Tuesday, May 24, 2011

Agile Documentation – Part II: Guiding Questions

In Part I of this topic I asked you to consider how and why you currently use documentation and posed some questions for you to consider as you think about the place documentation may or may not have on your project. In this post I will list some additional guiding questions that I have found helpful when deciding on the level of documentation to include in a project.

While it is true that agile projects often produce less documentation, some documentation is still useful in order to communicate project scope, progress, and ideas. However, teams are asked to embrace some additional realities:
  • We rarely know everything up front and that producing high quality documentation about requirements or design that may not be implemented is wasteful.
  • A document isn’t the only vehicle for expressing or transferring good thinking and ideas
The tension between creating just enough documentation and too much documentation is part of the discipline that is needed for agile team members. Here are a few things to consider before your start writing that document:

1. Is this document for internal team use only? (example, for hand-off from one person to another) If so…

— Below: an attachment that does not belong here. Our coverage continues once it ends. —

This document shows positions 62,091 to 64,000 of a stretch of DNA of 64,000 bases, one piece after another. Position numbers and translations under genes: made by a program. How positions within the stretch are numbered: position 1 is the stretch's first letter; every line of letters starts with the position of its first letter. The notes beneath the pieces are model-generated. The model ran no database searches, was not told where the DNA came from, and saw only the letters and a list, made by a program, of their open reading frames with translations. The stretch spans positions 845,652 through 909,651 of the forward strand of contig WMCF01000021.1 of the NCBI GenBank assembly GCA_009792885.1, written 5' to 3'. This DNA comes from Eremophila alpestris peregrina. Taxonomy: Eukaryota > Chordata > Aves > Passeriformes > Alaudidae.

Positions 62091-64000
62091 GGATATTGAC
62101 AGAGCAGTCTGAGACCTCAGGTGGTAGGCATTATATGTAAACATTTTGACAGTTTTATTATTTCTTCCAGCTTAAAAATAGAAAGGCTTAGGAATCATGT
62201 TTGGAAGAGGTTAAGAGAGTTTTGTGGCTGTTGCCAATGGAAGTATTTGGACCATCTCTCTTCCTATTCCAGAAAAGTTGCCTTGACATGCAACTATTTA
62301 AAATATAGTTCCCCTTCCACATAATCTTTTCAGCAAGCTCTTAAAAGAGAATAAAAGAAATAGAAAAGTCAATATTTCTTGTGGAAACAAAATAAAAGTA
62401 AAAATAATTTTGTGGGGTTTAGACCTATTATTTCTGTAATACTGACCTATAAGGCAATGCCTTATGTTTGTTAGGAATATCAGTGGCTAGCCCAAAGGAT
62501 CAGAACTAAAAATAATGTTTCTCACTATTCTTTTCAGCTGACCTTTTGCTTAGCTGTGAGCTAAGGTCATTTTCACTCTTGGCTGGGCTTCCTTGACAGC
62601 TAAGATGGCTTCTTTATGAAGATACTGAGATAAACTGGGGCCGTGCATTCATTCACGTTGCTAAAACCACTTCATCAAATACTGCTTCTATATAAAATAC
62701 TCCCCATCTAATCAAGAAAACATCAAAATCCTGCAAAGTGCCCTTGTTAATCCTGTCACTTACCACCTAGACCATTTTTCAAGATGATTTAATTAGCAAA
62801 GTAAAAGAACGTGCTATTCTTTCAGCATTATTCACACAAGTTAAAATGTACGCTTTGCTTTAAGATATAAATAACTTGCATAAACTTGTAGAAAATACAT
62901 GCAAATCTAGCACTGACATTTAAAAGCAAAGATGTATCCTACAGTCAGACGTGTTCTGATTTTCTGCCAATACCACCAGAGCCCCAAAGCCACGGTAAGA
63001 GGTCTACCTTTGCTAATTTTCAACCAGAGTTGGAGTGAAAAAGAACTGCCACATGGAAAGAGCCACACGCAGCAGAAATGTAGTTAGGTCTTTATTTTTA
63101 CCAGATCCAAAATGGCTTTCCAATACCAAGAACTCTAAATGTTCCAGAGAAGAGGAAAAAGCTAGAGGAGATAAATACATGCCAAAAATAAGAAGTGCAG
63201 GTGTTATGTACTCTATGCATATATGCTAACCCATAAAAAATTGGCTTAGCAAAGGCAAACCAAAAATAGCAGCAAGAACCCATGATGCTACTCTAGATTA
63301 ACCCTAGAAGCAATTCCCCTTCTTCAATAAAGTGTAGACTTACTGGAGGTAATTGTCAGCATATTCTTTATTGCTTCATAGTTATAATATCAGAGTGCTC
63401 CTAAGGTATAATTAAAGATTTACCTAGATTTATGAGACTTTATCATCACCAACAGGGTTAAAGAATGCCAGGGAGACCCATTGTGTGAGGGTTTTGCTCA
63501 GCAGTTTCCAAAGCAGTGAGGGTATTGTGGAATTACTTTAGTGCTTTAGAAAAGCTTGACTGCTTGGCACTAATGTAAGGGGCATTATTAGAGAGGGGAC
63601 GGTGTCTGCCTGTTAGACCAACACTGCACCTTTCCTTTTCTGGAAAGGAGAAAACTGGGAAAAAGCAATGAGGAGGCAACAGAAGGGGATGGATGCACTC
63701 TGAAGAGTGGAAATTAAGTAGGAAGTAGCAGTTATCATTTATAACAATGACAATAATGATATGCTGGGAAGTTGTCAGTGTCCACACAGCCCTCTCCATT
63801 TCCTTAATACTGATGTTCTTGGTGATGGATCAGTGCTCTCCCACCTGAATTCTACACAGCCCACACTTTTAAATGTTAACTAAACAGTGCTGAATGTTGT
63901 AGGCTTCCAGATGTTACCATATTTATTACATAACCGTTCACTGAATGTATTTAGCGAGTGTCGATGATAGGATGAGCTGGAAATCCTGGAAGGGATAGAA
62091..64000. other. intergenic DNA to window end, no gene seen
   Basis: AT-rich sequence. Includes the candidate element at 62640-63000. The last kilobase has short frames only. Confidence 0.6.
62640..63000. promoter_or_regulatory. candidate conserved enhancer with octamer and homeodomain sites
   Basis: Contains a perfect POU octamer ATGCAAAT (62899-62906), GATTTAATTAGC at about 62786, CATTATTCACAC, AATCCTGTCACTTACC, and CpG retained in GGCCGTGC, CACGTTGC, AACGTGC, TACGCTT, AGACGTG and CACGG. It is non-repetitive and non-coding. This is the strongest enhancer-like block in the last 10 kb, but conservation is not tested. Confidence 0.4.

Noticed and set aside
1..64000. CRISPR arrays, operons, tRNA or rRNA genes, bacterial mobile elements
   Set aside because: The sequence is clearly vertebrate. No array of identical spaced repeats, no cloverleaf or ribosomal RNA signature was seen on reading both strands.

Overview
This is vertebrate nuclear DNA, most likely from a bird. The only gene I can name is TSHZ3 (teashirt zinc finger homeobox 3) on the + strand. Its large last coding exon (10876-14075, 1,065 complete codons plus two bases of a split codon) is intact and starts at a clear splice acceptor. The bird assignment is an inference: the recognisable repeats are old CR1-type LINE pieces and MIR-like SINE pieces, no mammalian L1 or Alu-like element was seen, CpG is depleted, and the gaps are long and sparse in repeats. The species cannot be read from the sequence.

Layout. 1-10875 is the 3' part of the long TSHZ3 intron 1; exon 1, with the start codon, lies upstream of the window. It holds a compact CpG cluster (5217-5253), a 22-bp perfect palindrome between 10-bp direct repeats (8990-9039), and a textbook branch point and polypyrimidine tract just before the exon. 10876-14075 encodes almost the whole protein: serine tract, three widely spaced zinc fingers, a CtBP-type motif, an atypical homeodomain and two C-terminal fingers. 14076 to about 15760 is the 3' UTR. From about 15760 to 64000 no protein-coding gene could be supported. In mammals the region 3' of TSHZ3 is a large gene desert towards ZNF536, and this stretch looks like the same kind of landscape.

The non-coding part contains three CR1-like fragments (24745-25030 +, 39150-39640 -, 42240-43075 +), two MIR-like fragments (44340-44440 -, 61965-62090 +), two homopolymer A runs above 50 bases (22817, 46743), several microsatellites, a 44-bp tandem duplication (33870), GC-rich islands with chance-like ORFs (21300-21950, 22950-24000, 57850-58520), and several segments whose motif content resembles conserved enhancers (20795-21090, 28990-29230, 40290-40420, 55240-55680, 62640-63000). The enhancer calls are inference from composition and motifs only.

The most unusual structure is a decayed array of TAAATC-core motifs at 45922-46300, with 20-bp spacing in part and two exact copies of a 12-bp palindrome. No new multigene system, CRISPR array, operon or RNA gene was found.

Can you communicate the information through a conversation instead?
Can you communicate the information through code instead?
Can you communicate through a drawing, picture, or other lite weight model instead?
If the answer is no to the questions above, what is the minimum amount of information you can capture in the document that would serve as a reminder for a future conversation?

2. Is the document for now or later?
If the document is required now, consider simplifying or replacing with a conversation, white board pictures, paper prototypes, code snippets, or brief videos summarizing decisions. If the document is for later (ex. Help Documents, regulatory documents, etc), then consider creating it later or adding it to your done criteria for each item in your backlog. Documents for ‘later’ do not need to be created up front but can be continually updated throughout the project. If the document is for later, how often do people actually use it?

3. Who is the audience for this documentation?
Ask your audience about the minimum set of information they require.

4. What is the business value of this documentation?
If it has little value, then it doesn’t need a lot of information. If it has a lot of value (like a required regulatory document), then make sure the level of detail accomplishes the required value and no more. Why are we producing this document? Would you pay someone to create this document? Is it worth the investment?

5. Is this information available through another means?
Instead of creating API documentation or SOA documentation, consider using one of the many tools available to generate your documentation. Instead of asking someone to read a design document, ask them to read and run your tests.

6. Does this document specify requirements or design in detail?
Since requirements change on our projects, capturing this level of detail up front may not be providing value to the project.

7. How often have I had to change this document in the past?
This is often a clue that your document contains too much detail.

8. Can I specify this information through an automated test instead?